Sir Humphry Davy, in a discourse delivered at the Royal Society in 1825 said:
Fortunately science, like that nature to which it belongs, is neither limited by time nor by space. It belongs to the world, and is of no country and of no age. The more we know, the more we feel our ignorance; the more we feel how much remains unknown; and in philosophy, the sentiment of the Macedonian hero can never apply, — there are always new worlds to conquer.
Every time we make a new scientific discovery we sense where the limit of knowledge is, we feel where ignorance begins. Science is, for certain, what we think we know, but more precisely, it is being aware of the boundaries of the unknown.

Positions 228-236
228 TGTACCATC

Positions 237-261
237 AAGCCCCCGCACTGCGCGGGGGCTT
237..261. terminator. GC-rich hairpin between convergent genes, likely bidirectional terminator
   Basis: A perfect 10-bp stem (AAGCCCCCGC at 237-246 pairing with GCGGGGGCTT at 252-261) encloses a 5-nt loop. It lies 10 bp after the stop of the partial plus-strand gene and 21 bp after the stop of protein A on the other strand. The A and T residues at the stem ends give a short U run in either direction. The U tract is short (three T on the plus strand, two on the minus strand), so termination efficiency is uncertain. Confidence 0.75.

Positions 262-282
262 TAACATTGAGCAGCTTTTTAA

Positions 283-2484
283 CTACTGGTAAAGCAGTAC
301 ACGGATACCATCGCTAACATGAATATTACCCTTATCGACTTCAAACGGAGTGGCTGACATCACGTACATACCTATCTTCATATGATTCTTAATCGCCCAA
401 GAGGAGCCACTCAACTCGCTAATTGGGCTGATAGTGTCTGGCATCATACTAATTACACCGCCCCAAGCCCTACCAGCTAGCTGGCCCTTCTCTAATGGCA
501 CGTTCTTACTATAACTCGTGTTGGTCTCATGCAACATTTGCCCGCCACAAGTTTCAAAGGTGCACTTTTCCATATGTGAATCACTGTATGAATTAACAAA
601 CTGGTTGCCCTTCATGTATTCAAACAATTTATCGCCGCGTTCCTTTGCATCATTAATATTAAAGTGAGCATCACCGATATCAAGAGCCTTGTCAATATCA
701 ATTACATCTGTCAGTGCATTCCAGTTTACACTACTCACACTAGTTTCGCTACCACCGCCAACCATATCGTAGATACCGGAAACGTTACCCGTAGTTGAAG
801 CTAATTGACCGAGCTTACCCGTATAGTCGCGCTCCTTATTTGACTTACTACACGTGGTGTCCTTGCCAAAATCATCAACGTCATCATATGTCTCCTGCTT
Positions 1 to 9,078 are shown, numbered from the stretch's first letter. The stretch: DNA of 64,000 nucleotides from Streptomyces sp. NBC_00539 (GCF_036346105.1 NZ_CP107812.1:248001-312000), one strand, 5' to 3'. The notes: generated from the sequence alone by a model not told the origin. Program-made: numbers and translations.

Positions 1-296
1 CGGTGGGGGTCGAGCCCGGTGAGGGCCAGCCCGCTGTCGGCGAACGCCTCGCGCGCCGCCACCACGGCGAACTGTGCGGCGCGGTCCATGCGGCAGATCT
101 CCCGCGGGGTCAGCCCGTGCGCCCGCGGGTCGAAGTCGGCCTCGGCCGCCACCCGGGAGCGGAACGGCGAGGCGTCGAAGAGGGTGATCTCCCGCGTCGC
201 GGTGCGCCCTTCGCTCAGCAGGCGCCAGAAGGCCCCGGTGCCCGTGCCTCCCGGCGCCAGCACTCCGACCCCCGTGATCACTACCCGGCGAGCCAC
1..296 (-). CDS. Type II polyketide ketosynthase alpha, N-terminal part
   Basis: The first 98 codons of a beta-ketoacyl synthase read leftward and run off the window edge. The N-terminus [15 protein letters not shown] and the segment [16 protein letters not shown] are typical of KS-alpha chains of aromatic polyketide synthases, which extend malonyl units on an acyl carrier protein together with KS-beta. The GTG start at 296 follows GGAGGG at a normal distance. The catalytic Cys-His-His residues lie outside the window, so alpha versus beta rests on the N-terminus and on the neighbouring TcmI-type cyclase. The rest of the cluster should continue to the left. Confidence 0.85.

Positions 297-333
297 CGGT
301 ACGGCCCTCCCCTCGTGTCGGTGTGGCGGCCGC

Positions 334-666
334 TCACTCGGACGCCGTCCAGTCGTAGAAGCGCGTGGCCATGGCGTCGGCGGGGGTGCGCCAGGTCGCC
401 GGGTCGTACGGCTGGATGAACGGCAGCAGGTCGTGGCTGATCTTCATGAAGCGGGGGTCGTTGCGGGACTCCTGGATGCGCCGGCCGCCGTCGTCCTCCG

In this blog we try to translate cutting edge scientific research into an educated lay-person language; consequently, as we do this, we will be Mapping Ignorance. Our goal is very simple: to spread both the latest developments in science and technology and a scientific worldview facilitating the access to it. To achieve this Mapping Ignorance is written by specialists in each field of expertise coordinated by a dedicated editor; the aim of them all is to make sometimes abstruse but otherwise wonderful scientific and technical information enjoyable by the interested general reader.